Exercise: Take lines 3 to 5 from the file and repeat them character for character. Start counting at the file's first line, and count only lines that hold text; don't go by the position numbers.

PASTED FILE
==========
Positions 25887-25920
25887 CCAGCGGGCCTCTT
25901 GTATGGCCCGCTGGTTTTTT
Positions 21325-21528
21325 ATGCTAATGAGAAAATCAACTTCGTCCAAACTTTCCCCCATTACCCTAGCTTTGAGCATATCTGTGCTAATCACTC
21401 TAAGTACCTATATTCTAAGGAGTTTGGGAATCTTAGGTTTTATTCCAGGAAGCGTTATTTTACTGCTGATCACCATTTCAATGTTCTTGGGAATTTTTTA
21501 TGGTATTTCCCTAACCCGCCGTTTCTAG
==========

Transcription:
25901 GTATGGCCCGCTGGTTTTTT
Positions 21325-21528
21325 ATGCTAATGAGAAAATCAACTTCGTCCAAACTTTCCCCCATTACCCTAGCTTTGAGCATATCTGTGCTAATCACTC